Yet we really have to encourage ourselves to reuse, and reuse again. Here are some creative and inspiring ways to do so:
1. Save To-Go Containers
I’m often surprised in my office when people get lunches to go, how many containers go in the recycling.
I quickly pull them out. Many of these are solid containers which can be used 100 times. We probably never have to buy Tupperware. These containers can be reused for a leftover, a half-eaten waffle from our breakfast, or a four-portion meal remaining from a dinner party. Many of them are durable, safe and strong enough to go in the dishwasher.
2. Bring Your Reusable Containers
I’d love to see this trend. We see it with coffee, why not other food? What if we trained ourselves to bring reusable containers or tupperware to all of our lunches or dinners?
We could halt the production of plastic containers.
3. Keep your Tinfoil 25x
I see the same thing with tinfoil. Sometimes when there’s a catered lunch at the office, large swathes of tinfoil cover the main entrée, or even a side dish. This aluminum foil can be washed down and dried, and reused multiple times. Depending on how clean you get it, it can be used 25x.
I’ve stopped buying aluminum foil.
4. Stop Throwing Out Water
Stop “throwing out” water.
In our kitchen at home, we have a hot pot which heats up our water. If it’s half full in the morning, I used to dump it out, and refill the whole container. And yet, I’m throwing away precious water. How many countries across the world—how many millions of children—would die for those two cups of clean water?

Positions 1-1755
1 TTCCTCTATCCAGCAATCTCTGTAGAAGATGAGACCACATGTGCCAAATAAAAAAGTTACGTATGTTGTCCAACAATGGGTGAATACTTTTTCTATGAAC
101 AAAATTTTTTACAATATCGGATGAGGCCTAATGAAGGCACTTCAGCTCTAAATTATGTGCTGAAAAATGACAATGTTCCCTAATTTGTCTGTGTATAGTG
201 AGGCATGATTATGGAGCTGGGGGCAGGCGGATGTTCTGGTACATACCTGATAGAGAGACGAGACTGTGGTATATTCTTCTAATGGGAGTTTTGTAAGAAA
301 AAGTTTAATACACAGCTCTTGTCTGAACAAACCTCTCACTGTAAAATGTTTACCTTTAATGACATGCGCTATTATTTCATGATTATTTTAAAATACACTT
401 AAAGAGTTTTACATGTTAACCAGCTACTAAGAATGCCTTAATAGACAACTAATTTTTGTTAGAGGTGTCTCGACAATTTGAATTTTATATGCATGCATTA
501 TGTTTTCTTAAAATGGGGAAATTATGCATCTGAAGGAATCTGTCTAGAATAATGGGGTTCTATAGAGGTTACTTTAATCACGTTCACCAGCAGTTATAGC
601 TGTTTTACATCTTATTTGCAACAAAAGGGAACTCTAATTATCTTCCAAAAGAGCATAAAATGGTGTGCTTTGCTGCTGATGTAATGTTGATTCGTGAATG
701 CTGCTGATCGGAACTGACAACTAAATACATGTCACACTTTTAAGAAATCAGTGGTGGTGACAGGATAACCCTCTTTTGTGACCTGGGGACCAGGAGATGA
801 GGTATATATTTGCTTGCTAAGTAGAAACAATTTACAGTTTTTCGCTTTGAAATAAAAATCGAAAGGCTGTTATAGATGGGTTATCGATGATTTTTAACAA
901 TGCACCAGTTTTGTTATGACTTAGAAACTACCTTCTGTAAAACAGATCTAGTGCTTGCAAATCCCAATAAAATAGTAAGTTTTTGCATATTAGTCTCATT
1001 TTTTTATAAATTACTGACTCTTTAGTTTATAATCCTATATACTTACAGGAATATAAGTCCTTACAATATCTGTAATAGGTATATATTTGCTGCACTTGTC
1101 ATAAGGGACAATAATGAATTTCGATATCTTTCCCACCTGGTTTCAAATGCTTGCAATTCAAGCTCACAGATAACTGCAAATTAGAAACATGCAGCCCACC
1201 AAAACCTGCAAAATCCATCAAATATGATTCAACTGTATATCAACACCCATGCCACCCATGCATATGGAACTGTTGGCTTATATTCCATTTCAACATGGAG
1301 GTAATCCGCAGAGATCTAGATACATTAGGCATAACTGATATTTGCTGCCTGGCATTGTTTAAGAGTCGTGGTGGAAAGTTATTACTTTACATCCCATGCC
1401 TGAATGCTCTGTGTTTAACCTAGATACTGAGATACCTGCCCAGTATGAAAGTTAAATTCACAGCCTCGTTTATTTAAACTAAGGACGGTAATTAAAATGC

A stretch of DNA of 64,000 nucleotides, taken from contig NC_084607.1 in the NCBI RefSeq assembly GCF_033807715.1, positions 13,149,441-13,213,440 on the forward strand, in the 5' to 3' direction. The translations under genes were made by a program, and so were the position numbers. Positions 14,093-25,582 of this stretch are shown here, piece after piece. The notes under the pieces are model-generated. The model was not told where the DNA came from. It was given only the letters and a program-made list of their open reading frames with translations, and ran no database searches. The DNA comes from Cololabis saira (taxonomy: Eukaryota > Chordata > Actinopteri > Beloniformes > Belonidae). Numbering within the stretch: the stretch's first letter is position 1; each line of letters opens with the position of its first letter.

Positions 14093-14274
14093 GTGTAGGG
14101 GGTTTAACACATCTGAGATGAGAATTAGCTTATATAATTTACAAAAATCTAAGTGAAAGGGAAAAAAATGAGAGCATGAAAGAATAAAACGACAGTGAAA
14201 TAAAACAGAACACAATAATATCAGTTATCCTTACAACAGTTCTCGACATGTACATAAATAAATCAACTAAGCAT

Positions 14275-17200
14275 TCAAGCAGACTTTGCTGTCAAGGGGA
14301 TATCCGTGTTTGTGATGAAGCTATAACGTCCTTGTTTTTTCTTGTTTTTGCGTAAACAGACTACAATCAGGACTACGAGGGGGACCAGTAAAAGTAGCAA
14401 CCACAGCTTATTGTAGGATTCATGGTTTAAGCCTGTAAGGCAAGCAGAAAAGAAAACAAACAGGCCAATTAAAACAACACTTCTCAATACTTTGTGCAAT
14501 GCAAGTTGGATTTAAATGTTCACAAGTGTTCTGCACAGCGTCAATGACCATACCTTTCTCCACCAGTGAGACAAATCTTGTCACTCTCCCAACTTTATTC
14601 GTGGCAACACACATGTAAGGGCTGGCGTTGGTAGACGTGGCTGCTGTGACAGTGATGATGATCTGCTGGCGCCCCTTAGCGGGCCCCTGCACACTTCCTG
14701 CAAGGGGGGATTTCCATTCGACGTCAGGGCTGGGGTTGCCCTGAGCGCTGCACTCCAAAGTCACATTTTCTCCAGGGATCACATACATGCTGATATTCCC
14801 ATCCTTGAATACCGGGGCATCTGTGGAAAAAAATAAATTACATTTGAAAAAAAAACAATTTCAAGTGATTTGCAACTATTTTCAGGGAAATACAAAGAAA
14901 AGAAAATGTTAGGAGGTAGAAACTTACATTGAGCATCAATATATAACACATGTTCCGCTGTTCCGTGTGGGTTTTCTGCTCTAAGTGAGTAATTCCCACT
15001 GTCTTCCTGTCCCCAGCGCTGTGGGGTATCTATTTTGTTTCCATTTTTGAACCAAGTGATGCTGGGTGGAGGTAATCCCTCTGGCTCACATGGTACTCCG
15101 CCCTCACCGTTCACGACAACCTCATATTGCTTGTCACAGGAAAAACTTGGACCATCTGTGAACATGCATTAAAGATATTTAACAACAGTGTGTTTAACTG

I’ll answer it for you: Two million people are dying annually due to lack of clean water. Most are children.
Drink it then, or save it for later. Or we can water our plants. Or we can use it to scrub down the basin, clean the bathtub, scour the shower, or dampen a cloth when we’re wiping down the kitchen table. Let’s not waste something that actually sustains other people’s lives.
As the expression says, don’t throw the baby out with the bathwater. I think we have to change our mindset completely…don’t throw out the baby…and don’t throw out the bathwater. Both represent life.
5. Rip Up T-shirts, Clothing, Towels
Does your t-shirt get too ratty to donate? Do you have an unbleachable spot on a shirt, pair of pants or towel? Cut them up. Use them as dishrags. We don’t need to buy rags.
Tell me how your life is not just useful — but “reuseful” – and I’ll post your ideas. Be sure to include not only the idea, but also how you use it at home or the office, and as well as your company name if you like.
We all need to learn from each other. Onwards to a more Reusable Lifestyle!
Here are some opportunities from UniversalGiving’s vetted NGOs to give and volunteer towards protecting our environment and resources.
Donate to preserve trees and traditions in Guatemala
Donate to preserve a biological corridor in Honduras
Give $22 to plant a tree in Haiti
Explore and protect the Amazon rainforest
Volunteer to conserve the New Zealand environment